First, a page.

4. Personal Record:  I plan to avoid full marathons this season and instead aim for several half marathons.  Because of all the above mentioned goals I have set, I don't want the distraction of having to schedule 18 and 21 mile runs into the mix.  The half-marathon distance (13.1) will have to do for this season's list of races.  Don't be fooled into thinking I am opting for the easy route.  I actually want to PR this season.  My personal best time in a half marathon is 2:13.  Sure it is mediocre and average by some standards, but it is the best I've done so far.  I want to do better than that this year.  My goal, with the help of  regular speed workouts, is to set a new half marathon PR this season.
  5. Run For A Reason:  The Houston Marathon has a "hero" option for runners to add to their race registration.  It is called "Run For A Reason" which allows runners to raise funds for one of the officially selected charities of the marathon organization.  One of the official charities is especially near and dear to my heart.  The Todd Krampitz Foundation was founded in memory of it's namesake as a means to raise awareness about organ donation.  I found out about this group for the first time while running the Houston half marathon last year.  For a couple of minutes, I had the pleasure of running along side two chipper young ladies in their bright green TKFoundation shirts while they carried a huge green flag advertising the benefits of organ donation.  Little did they know, I had already lived through the before and after of my beloved husband's successful kidney transplant.  Their actions that cold morning hit me deep in my spirit and I plan to join them in those efforts when I run the Houston half marathon this year.  My goal is to raise $350 while I train for the Houston half marathon that will be donated to the TKFoundation.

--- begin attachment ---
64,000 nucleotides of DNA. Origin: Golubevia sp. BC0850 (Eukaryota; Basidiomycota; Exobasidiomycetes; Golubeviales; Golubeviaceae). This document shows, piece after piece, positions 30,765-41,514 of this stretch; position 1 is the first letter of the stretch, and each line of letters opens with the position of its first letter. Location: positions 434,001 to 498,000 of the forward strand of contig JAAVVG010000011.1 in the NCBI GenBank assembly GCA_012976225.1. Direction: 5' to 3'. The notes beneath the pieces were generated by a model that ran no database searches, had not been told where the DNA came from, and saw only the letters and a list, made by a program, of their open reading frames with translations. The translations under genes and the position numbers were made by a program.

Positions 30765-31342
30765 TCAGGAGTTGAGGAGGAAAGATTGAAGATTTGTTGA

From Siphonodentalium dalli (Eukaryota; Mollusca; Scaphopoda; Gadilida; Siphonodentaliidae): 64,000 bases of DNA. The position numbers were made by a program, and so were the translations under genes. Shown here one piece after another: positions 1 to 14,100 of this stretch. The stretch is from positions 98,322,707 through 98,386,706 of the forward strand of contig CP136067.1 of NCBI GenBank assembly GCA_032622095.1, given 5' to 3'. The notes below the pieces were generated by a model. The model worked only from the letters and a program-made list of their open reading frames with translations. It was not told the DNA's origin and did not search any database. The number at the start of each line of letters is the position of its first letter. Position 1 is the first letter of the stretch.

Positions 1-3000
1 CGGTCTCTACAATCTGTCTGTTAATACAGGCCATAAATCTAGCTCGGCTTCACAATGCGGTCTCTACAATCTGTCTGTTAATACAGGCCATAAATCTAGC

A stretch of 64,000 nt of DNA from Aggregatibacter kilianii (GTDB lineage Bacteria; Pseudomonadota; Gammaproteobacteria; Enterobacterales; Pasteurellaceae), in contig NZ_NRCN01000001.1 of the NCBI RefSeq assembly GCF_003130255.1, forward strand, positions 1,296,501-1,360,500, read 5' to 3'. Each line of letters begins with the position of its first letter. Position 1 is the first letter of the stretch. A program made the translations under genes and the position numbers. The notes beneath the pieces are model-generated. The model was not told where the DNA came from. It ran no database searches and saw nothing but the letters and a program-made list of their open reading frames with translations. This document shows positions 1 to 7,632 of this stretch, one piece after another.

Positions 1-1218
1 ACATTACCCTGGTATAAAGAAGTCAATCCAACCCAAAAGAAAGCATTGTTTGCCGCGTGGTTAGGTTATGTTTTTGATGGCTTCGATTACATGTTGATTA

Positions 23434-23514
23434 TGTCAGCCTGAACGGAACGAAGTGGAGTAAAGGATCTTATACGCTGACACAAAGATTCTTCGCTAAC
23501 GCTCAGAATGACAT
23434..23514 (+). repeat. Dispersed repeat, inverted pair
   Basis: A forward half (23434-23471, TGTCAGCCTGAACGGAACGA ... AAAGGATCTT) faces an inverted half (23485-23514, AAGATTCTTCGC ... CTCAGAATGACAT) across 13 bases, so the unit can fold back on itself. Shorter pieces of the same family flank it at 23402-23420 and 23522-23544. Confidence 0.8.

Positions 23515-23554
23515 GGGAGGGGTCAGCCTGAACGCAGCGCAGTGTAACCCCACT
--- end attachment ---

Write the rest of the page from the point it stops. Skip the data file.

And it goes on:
Well, there you have it.  If you read through that long "to-do" list and stayed awake, you deserve a cookie.  I won't be able to join in that cookie celebration because I have already started on the diet goal this past week.  You know the drill...more whole foods, less processed foods and less sugar altogether.  I am already down 1.5lbs and I plan to add to it as the weeks go by.  Wish me luck and drop me a line of encouragement if you catch me slacking.  Trust me, I will need it!